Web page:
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5 Crazy Big Handguns

The world of guns is very similar to that of male bodybuilding. All kinds of volatile chemicals are pushed into and stretched to the limit of iron to give it explosive force and a striking aesthetic presence. We explore 5 Crazy Big Handguns in this blog. The human obsession with disproportionately large firearms has only grown as the demand for “more stopping power, and a bigger hole” has become the standard and widely accepted trend for judging a weapon’s legitimacy, following the overbuilt directions of steroid-injected weight lifters of recent decades. This tendency has actually driven some weapons developers absolutely insane. It has brought up the point that size does matter regarding weaponry. How large, though, is too big?

5 Crazy Big Handguns

  1. Pfeifer Zeliska 28mm Revolver

The world of guns is very similar to that of male bodybuilding. All kinds of volatile chemicals are pushed into and stretched to the limit of iron to give it explosive force and a striking aesthetic presence. The human obsession with disproportionately large firearms has only grown as the demand for “more stopping power, and a bigger hole” has become the standard and widely accepted trend for judging a weapon’s legitimacy, following the overbuilt directions of steroid-injected weight lifters of recent decades. This tendency has actually driven some weapons developers absolutely insane. It has brought up the point that size does matter regarding weaponry. How large, though, is too big?

  1. WTS .50 BMG (Browning Machine gun Cartridge) Pistol

There is no doubt in my mind that this is the most powerful pistol you could ever honestly use in a firefight. The Germans still make the most considerable, wackiest garbage on the market today, continuing Hitler’s infatuation with enormous train cannons. The.50 Browning Machinegun round was intended to be used against vehicles like tanks, jets, and armoured personnel carriers. In rare circumstances, it may also be utilized by powerful sniper rifles. Given that it is more than twice as strong as the renowned 45-70 government bullet, one can only assume that using a handgun to fire it would be uncomfortable, cumbersome, and hazardous for everyone involved. A.50 calibre BMG bullet will shred or burst a soft target if it strikes it. The enormous. Even after piercing one or two targets, a 50 calibre death monster bullet can continue to travel at an incredible rate of speed for kilometres. It’s not a good idea to shoot it at your typical home burglar unless you don’t mind accidentally pegging a neighbour. Would it frighten anyone? Yes. Would they try to flee? Yes. Would you be able to write down the grocery list with your right hand after firing? Doubtful.

  1. Magnum Research 45-70 Government Hand Cannon

Contrary to what some individuals would claim, there are variations on the typical 45-70 government load. Others feel like you pushed the pin on a bomb and forgot to let go, while some feel like a jackhammer. The “Hand Cannon” gives you the satisfying sensation of holding a grenade. It is a weapon that should never be discharged by an innocent person, or by anybody else for that matter. In every sense of the term, it is entirely impractical. Some types are too long to use one-handedly (safely or efficiently), measuring over two feet.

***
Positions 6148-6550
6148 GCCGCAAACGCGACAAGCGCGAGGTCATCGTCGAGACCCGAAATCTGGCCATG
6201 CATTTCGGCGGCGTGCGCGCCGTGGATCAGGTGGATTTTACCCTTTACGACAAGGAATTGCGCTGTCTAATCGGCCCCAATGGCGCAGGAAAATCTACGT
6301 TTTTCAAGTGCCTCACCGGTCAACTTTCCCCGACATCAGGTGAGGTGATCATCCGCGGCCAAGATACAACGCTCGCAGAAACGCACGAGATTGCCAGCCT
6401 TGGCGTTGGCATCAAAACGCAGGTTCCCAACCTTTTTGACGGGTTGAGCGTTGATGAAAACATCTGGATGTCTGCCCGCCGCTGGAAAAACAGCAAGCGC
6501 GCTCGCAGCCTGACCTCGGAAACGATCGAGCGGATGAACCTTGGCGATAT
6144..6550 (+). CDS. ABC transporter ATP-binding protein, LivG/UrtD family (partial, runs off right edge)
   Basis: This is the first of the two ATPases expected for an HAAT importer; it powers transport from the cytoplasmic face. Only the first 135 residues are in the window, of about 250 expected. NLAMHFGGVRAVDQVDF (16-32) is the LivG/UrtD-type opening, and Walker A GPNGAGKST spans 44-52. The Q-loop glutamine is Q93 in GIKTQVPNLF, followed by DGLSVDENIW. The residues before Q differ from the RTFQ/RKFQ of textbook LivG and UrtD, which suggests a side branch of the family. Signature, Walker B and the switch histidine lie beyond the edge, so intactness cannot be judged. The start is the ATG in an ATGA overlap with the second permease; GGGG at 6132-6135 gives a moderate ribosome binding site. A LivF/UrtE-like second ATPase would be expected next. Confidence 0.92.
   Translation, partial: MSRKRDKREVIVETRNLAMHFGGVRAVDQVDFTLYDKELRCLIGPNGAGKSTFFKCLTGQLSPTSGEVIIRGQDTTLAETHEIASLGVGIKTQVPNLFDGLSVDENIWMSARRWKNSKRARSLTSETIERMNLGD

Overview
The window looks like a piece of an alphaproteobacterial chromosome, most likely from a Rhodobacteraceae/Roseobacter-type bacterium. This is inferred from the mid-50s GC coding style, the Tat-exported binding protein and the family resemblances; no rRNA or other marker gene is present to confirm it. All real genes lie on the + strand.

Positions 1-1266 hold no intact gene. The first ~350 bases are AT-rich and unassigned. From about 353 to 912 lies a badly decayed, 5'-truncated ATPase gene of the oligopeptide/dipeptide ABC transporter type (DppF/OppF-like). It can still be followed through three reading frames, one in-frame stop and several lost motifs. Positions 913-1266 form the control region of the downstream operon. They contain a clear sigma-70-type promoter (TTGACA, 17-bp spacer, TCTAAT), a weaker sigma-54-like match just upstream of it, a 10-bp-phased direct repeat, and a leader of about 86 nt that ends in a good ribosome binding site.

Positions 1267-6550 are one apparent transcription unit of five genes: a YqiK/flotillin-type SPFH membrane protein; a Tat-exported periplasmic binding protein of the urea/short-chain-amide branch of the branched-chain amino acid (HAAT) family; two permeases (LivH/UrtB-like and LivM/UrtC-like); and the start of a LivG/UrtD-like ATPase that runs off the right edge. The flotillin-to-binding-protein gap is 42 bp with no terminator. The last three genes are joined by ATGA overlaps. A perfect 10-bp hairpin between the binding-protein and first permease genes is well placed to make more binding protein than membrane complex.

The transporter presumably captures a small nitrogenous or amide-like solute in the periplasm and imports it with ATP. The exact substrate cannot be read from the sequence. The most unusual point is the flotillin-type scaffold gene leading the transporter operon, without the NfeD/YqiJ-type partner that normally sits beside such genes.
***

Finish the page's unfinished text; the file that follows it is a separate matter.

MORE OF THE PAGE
1. Colt 45-70 Peacemaker

Some genius decided that the.45 calibre Colt Peacemaker, John Wayne’s go-to weapon, did not “have adequate stopping power” in the 1970s. Given that firing the typical.45 calibre ammunition feels similar to smacking a brick wall. It is incomprehensible how anybody could have reached this conclusion. However, American engineers found a technique to increase the size and power of this rifle. Thus, the 45-70 load was first created for use in infantry and/or “buffalo” rifle and then made its way into the world of modern handguns.

  1. .50 Caliber Black Powder Wheel Lock Pistol

The history of.50 calibre flintlock or hammerlock handguns span thousands of years. The.50 calibre chambering was required due to the era’s manufacturing requirements. A.50 calibre cartridge has a precise diameter of one-half inch, making it simple for any ammunition or weapon maker to accurately measure and create. Small clamps were made in the form of this ordinary load during those mythical times, allowing any simple metallurgist to melt down a block of lead or steel and generate a projectile for their weapon. It was as simple as using a hole punch from today. When you combine this simple-to-make ball projectile—which is not a pointed bullet but rather a ball that is not rifled—with the ability to use an enormous amount of black powder, you can reasonably take down a horse, much less a man. But remember that you only have one shot, and it will lose a lot of accuracy and speed after travelling more than 15 yards. Why would you need one to defend yourself? No, not at all. In any case, they are treasured collector’s goods.

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